Please note: A previous version of this advisory incorrectly stated that MARAC is aware of three cases of
leukemia and other cancer-like conditions in patients who have undergone gene therapy. MARAC is only aware
of two such cases. The below statement has been updated accordingly.
May 15, 2021 – The Sickle Cell Disease Association of America’s Medical and Research Advisory Committee is aware of two cases of leukemia or other cancer-like conditions in people who have undergone gene therapy for sickle cell disease. This is more than would be expected given the small number of individuals who have undergone gene therapy to date. It is unclear why cancer developed in these individuals. The mission of SCDAA is to promote the best interests of individuals living with SCD. Accordingly, SCDAA MARAC urges action in three directions:
1. Informing patients, families and others about the current understanding of cancer risk as it pertains to sickle cell disease in a clear and accurate way.

  • Educate individuals with SCD who are participating in gene therapy (gene editing as well as lentiviral gene transfer) and other stem cell transplants (bone marrow therapies). Ensure that the consent forms reflect the recent findings and potential risks of leukemia and MDS.
  • Educate the greater SCD community by providing cancer risk estimates in the general population of individuals with SCD treated with other types of therapies.
  • Enlist experts in cancer genetic risk communication (e.g., NCI) and SCD stakeholders to develop education about risks of cancer in SCD.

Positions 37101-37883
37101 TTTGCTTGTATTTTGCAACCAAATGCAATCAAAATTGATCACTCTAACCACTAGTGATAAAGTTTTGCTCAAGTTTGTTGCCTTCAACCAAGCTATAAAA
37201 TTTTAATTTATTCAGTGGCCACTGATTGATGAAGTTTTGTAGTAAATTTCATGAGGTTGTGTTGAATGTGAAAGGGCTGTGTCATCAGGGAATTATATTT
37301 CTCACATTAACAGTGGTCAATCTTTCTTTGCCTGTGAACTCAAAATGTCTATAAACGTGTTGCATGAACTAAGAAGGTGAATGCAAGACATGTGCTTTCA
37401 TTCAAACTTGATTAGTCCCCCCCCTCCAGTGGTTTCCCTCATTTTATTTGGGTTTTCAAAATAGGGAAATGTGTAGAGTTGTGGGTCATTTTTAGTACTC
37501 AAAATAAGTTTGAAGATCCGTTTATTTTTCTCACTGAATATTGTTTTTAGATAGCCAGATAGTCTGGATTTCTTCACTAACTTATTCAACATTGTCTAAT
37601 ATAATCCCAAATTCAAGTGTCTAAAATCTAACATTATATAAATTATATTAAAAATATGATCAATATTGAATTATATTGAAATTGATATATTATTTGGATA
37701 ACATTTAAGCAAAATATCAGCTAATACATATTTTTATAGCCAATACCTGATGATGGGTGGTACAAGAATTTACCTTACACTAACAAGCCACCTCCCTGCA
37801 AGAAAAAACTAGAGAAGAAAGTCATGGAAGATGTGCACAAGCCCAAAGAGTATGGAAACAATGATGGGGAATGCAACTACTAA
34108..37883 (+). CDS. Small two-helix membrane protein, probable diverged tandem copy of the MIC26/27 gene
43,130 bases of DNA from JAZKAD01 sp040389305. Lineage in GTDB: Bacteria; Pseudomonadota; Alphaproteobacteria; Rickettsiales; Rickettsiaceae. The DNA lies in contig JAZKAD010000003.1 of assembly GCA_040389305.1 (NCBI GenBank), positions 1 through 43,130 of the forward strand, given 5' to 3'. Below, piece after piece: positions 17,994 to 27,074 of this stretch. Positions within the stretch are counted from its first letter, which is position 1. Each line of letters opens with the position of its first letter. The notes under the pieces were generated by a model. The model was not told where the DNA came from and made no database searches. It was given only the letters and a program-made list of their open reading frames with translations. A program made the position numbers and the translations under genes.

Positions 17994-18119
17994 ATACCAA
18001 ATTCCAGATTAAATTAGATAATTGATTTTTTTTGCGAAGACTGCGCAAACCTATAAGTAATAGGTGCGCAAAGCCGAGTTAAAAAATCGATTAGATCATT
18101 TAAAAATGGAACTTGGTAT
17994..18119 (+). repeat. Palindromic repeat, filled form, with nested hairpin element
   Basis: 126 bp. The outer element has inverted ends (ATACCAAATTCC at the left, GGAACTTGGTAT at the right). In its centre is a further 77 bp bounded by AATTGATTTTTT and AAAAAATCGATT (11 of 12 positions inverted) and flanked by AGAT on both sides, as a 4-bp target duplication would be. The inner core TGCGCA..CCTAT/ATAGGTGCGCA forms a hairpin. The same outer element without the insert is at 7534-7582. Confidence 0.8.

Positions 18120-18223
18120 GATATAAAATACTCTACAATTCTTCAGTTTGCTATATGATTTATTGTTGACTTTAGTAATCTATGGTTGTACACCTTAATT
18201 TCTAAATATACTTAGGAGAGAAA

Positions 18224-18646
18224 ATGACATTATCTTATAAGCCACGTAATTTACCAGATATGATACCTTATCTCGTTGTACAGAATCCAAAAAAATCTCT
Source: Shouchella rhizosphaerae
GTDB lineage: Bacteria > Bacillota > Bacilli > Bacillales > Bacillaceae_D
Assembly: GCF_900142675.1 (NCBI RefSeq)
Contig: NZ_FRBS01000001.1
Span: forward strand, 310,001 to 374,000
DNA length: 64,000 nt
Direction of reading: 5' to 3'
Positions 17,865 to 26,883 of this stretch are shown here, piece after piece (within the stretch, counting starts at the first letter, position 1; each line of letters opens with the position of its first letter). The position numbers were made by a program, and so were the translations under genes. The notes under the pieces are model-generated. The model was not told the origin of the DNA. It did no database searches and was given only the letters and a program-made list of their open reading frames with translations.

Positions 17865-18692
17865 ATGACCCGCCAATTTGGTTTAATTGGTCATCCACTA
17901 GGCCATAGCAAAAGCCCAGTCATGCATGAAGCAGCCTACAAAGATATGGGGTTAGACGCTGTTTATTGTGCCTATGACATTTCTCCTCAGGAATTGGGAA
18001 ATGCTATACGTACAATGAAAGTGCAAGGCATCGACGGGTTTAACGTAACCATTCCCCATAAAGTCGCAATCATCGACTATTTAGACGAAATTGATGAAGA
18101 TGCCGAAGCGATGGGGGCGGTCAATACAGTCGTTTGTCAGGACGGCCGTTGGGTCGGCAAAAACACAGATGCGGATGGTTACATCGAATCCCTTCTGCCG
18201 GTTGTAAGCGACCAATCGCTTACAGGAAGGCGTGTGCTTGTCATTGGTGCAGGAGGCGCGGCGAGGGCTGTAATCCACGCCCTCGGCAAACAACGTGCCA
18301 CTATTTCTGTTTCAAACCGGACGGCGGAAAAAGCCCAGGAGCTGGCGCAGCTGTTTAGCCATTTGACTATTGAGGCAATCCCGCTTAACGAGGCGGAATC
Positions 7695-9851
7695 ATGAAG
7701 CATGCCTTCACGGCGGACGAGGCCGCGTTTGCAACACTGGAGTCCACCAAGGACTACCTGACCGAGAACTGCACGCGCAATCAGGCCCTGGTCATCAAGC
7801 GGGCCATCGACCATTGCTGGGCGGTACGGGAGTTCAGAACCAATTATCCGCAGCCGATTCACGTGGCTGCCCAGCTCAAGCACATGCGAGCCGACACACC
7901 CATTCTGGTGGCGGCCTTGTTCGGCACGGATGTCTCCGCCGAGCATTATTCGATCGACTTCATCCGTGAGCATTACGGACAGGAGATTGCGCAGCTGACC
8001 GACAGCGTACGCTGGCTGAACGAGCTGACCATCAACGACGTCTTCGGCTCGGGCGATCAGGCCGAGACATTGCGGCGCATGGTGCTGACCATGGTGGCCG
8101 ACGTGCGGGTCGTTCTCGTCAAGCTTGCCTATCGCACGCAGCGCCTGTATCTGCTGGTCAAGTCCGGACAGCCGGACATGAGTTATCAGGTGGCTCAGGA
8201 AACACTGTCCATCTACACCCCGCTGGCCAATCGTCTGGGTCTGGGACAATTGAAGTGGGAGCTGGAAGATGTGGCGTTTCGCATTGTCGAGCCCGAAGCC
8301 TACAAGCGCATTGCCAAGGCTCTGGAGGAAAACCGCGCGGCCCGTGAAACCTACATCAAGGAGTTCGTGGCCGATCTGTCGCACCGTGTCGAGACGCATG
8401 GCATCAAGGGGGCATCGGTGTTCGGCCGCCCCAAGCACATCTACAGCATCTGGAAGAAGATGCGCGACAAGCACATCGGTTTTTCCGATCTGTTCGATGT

2. Funding for research to better understand and address cancer-related risks of gene therapy and stem cell transplant (bone marrow therapies) in sickle cell disease.

  • Understand whether sickle cell disease intrinsically involves an increased risk of cancer; and, if so, what causes the increased risk.
  • Identify people living with sickle cell disease who are at increased risk for the development of cancer as they undergo “bone marrow therapies.”
  • Identify components of “bone marrow therapies” that increase risk of cancer.
  • Bring together scientific experts from the fields of SCD, cancer, stem cell transplant and gene therapy to answer these questions.

3. Funding for and creation of a way to collect information about cancer-related risks from all studies that involve “bone marrow therapies” for sickle cell disease globally.
To view a full list of MARAC members and to download this statement, click here.